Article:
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True, we still don’t have the acumen to achieve this, but there seems to be no insurmountable technical barrier preventing us from producing superhumans . The main obstacles are the ethical and political objections that have slowed down research on humans. And no matter how convincing the ethical arguments may be, it is hard to see how they can hold back the next step for long, especially if what is at stake is the possibility of prolonging human life indefinitely, conquering incurable diseases, and upgrading our cognitive and emotional abilities. What would happen, for example, if we developed a cure for Alzheimer’s disease that, as a side benefit, could dramatically improve the memories of healthy people? Would anyone be able to halt the relevant research?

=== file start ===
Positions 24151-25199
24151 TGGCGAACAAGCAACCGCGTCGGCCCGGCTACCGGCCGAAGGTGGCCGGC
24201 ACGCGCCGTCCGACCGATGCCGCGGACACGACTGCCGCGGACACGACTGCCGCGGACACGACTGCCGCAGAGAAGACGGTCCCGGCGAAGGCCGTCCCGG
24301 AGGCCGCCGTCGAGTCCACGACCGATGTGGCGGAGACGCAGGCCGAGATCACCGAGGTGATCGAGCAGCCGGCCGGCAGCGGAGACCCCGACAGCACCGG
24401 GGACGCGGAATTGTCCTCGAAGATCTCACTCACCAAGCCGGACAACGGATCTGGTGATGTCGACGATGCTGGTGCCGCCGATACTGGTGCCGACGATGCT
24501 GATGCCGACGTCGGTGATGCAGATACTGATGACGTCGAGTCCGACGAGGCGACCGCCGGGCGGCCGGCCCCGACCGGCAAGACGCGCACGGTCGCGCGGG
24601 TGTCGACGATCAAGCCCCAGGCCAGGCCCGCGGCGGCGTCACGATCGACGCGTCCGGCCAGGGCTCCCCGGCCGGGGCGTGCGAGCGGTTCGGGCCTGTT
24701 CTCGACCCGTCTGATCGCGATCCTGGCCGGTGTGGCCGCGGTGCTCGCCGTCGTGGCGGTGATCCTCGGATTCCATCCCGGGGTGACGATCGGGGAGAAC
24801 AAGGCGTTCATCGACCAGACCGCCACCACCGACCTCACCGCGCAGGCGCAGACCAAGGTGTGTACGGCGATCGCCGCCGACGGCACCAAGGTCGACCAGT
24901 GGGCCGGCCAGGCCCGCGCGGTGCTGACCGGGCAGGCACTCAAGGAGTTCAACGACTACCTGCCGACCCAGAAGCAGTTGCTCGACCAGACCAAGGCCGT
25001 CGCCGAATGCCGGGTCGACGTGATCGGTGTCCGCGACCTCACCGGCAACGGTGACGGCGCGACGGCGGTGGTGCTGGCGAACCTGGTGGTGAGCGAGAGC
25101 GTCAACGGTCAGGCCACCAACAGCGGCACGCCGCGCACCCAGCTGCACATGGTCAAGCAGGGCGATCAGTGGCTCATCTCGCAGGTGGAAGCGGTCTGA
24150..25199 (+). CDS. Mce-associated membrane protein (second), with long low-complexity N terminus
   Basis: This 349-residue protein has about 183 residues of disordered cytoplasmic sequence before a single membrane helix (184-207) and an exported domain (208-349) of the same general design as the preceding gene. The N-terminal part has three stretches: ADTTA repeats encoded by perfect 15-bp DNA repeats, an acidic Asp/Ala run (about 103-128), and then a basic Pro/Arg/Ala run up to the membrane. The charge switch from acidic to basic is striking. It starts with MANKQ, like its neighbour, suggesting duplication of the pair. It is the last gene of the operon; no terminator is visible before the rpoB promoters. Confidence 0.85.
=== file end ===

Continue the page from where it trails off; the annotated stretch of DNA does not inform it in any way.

What does the relevant research imply here?

  • I added more context – jack bang Nov 24 '16 at 6:57
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Here relevant means:

  • correct or suitable for a particular purpose:
    • plans to make schooling more relevant to life beyond school.

Cambridge Dictionary

So the relevant research is the reseach that will probably lead to the scientific advancements the author is referring to in the article.

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